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    Cool

    I had a best of the small press for SF and Fantasy, but nobody seemed interested so the thread died. This was a perspective, positive type listing. I sympathize with Emmanuele, because we have thousands of negative posts on bad/scam agents and publishers. No where do we have a list of competent ones, drafted by those who have used them and can vouch for them. I was particulary interested in the SF and Fantasy section. Even the Romance section has a good listing. And I do know we have a very long list of publishers with their URLs, but with no comments or experience listed.

    Tri

  5. #130
    New Fish; Learning About Thick Skin rocketman's Avatar
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    I have a friend who is trying to break into the "Christian Market". Until I spoke up he said, "They have to be honest, it's a Christian publisher!"

  6. #131
    Writer Beware Goddess Absolute Sage victoriastrauss's Avatar
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    Quote Originally Posted by rocketman
    I have a friend who is trying to break into the "Christian Market". Until I spoke up he said, "They have to be honest, it's a Christian publisher!"
    This is one reason, I think, that there are so many scams and borderline schemes in the Christian market.

    - Victoria

  7. #132
    Cat hair collector PVish's Avatar
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    Quote Originally Posted by batgirl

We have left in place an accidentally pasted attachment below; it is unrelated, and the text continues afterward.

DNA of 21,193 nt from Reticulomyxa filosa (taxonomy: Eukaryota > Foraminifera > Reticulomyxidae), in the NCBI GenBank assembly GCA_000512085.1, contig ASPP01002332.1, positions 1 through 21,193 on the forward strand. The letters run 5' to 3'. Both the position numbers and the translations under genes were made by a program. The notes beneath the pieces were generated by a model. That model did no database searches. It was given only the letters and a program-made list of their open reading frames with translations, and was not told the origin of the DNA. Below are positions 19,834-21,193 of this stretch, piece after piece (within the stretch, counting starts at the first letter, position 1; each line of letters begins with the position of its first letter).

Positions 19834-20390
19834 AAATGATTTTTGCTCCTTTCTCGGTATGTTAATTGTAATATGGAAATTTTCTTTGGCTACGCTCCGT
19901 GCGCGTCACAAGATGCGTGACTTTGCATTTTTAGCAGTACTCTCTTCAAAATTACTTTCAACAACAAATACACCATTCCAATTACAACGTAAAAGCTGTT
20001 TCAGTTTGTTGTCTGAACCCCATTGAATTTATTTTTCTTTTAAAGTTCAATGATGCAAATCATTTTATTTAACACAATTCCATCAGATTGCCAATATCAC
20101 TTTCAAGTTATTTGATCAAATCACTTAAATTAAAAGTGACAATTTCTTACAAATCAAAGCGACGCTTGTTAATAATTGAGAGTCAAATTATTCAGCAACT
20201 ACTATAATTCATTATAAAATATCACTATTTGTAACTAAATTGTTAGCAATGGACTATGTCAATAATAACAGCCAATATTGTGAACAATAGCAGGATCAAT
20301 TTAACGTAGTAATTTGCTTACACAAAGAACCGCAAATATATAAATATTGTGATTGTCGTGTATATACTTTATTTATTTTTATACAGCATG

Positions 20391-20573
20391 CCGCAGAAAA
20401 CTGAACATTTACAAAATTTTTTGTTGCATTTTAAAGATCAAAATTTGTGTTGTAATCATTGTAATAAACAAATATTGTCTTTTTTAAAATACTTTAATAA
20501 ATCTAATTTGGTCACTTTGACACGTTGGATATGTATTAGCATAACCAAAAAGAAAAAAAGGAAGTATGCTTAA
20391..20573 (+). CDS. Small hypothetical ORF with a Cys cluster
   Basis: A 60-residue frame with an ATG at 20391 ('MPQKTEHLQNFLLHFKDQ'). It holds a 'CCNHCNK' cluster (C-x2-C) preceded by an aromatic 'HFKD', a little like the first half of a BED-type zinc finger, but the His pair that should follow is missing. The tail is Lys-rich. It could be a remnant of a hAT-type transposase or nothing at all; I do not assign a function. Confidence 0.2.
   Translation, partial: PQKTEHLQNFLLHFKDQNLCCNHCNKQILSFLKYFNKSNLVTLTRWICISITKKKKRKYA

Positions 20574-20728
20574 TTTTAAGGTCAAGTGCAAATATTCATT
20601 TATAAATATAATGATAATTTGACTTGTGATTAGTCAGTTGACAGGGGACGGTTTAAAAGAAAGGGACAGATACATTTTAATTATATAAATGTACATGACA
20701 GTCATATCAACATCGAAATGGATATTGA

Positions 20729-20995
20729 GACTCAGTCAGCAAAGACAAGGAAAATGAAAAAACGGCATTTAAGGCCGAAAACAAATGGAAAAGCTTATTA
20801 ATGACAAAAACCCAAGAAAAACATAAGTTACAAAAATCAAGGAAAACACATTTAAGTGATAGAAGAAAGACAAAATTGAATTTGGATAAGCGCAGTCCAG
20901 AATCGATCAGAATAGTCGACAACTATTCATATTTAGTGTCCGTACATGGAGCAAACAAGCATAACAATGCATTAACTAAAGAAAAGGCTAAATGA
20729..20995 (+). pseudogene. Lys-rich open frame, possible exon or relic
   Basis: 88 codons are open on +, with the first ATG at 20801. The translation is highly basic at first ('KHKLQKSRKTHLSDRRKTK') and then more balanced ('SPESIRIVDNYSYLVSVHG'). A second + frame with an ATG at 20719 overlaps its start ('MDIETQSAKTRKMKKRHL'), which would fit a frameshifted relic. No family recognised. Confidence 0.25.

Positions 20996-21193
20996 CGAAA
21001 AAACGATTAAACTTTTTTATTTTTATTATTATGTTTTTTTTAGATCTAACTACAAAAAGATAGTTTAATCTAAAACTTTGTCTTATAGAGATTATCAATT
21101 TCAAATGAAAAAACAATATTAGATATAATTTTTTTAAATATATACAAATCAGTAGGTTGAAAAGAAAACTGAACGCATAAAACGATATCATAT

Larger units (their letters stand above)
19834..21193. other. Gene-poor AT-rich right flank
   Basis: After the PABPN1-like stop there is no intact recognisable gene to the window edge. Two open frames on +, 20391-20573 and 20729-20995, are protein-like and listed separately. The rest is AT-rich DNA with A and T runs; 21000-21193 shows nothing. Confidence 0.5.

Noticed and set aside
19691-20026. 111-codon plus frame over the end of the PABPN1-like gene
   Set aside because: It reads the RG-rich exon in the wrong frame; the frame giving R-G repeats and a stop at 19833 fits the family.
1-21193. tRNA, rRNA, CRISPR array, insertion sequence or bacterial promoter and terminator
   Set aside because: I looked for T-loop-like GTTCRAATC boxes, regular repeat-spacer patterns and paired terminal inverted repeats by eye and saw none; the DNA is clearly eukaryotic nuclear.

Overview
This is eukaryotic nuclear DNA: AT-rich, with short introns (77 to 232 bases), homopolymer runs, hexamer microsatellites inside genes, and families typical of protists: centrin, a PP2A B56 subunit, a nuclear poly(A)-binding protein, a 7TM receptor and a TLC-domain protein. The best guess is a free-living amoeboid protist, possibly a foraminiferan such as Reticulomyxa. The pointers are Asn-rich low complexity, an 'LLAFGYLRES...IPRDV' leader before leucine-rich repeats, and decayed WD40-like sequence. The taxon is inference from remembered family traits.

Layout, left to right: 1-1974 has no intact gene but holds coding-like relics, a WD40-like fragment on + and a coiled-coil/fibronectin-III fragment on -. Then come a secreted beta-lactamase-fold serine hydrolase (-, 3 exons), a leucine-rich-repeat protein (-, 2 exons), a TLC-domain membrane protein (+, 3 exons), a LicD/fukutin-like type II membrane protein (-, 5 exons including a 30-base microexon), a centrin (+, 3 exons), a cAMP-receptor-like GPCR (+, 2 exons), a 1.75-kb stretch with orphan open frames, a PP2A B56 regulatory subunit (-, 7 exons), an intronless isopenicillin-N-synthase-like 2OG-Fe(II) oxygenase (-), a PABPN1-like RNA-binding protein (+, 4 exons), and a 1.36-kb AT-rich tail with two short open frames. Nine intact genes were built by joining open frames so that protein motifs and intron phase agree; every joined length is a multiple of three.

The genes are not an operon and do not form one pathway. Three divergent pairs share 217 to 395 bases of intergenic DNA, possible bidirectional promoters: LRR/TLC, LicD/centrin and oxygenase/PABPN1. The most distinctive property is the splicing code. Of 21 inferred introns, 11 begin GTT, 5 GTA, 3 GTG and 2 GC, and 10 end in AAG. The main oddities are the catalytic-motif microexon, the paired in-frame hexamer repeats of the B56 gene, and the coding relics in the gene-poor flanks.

. . . if you want to know who the legitimate publishers are, go to your local bricks&mortar bookshop and look at the shelves. Legitimate publishers are those that get their authors' books onto bookshop shelves.
    In my county and several surrounding rural counties, there are only small independent bookstores. Local books—many self-published, POD, or subsidy published—are on the shelves of all these bookstores.

    An aspiring author browsing the shelves at these places would see books from TATE, PA, Trafford, almost any POD, etc. Plus, these aspiring authors can easily find the local authors and talk to them. The local authors (at least those who are happy with their publishers) will, of course, give glowing reports and share their publishing success story.

    Regarding Tate: I recently acquired a book published by Tate. The cover was beautiful. The plot, however, had a couple of humongous gaping holes. But the book was nicely printed and bound.

    There used to be a URL where one could access info about books in B&N—by typing in a title, one could tell if a book was on the shelves, not available, or available to order. Does anyone know if this URL still exists, and—if it does—what it is?

  8. #133
    Your Genial Uncle Absolute Sage James D. Macdonald's Avatar
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    That wasn't B&N, that was Borders, and the URL is http://www.bordersstores.com/index.jsp